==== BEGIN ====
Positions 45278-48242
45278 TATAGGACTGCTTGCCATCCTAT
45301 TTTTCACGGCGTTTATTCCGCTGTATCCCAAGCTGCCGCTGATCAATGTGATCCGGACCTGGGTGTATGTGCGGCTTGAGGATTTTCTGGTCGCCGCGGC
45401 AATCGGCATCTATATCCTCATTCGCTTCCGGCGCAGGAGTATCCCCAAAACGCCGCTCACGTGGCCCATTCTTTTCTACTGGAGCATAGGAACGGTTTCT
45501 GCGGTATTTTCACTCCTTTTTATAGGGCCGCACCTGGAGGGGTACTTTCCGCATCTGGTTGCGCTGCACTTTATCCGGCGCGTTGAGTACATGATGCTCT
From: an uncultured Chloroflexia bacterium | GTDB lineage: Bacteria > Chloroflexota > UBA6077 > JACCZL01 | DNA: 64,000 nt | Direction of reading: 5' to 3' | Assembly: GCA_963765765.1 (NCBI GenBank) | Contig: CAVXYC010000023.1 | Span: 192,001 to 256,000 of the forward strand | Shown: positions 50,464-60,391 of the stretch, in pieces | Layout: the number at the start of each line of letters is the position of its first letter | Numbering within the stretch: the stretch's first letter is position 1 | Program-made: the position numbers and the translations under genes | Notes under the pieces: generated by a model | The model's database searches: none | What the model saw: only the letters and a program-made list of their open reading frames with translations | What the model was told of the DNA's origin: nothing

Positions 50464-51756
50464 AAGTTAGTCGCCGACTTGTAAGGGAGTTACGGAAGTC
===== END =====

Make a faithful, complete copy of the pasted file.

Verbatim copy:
Positions 45278-48242
45278 TATAGGACTGCTTGCCATCCTAT
45301 TTTTCACGGCGTTTATTCCGCTGTATCCCAAGCTGCCGCTGATCAATGTGATCCGGACCTGGGTGTATGTGCGGCTTGAGGATTTTCTGGTCGCCGCGGC
45401 AATCGGCATCTATATCCTCATTCGCTTCCGGCGCAGGAGTATCCCCAAAACGCCGCTCACGTGGCCCATTCTTTTCTACTGGAGCATAGGAACGGTTTCT
45501 GCGGTATTTTCACTCCTTTTTATAGGGCCGCACCTGGAGGGGTACTTTCCGCATCTGGTTGCGCTGCACTTTATCCGGCGCGTTGAGTACATGATGCTCT
From: an uncultured Chloroflexia bacterium | GTDB lineage: Bacteria > Chloroflexota > UBA6077 > JACCZL01 | DNA: 64,000 nt | Direction of reading: 5' to 3' | Assembly: GCA_963765765.1 (NCBI GenBank) | Contig: CAVXYC010000023.1 | Span: 192,001 to 256,000 of the forward strand | Shown: positions 50,464-60,391 of the stretch, in pieces | Layout: the number at the start of each line of letters is the position of its first letter | Numbering within the stretch: the stretch's first letter is position 1 | Program-made: the position numbers and the translations under genes | Notes under the pieces: generated by a model | The model's database searches: none | What the model saw: only the letters and a program-made list of their open reading frames with translations | What the model was told of the DNA's origin: nothing

Positions 50464-51756
50464 AAGTTAGTCGCCGACTTGTAAGGGAGTTACGGAAGTC